• Hmm. Also, I understand they have to be cautions. Still, I don’t see any information in this story that would make me suspect she needs psychiatric help. It would be nice to add that if something did go on to suggest that. I don’t think jumping in a lake on a hot summer weekend night is a psychiatric problem. Heck, I say, You Go Girl!

        Just commenting, as I understand they have to be cautious, and police should do as they did, leave medical decision to the experts – at least if there is something to suggest such as issue, information not in this story.

  3. It’s almost 10pm and she is still swimming. The police are spending a small fortune in city dollars,
    including a semi-truck w/the scuba team that just arrived. I spoke to an officer who confirmed my suspicion, homeless (i.e.: mentally ill) woman – who just wont’ come out of the lake. Sure she’s terrified and just wants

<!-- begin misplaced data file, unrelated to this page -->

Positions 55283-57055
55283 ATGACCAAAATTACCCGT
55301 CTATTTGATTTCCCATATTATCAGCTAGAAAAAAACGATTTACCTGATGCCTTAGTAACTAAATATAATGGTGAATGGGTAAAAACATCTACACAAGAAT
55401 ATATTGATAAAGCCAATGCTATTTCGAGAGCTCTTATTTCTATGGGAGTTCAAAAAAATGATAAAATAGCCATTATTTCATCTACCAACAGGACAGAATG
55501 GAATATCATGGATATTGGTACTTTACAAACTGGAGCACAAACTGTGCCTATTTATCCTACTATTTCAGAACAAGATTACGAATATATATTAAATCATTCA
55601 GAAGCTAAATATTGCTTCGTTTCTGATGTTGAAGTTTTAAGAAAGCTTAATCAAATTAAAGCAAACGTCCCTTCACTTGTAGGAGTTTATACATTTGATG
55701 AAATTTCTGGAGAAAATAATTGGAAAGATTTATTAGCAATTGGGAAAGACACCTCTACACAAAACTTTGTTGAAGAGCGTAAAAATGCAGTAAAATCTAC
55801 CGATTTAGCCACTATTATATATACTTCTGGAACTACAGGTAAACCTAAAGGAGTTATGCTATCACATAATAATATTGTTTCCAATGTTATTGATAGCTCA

everyone to go home, so she can get out! Oh well, the officers seem to have been doing a caring job w/the
    womans safety being the only concern. (which won’t stop them from cuffing her and taking her to county jail -who’s track record caring for the mentally ill is infamous).

  4. They got her out just before 11pm and took her away via ambulance. She looked relatively OK from what little I could see. I’m glad she didn’t drown or otherwise get hurt – thanks for your patience, LAPD & LAFD.

  5. At 10:55 pm, a boat from our Underwater Dive Unit went out to her. She was tired from the time spent in the water, so officers took hold of her arms and she was floated to the boathouse. She was examined by LAFD paramedics, then transported to a hospital for physical and pyschiatric treatment. She is a 27-year-old female from Orange County. The scene is now clear.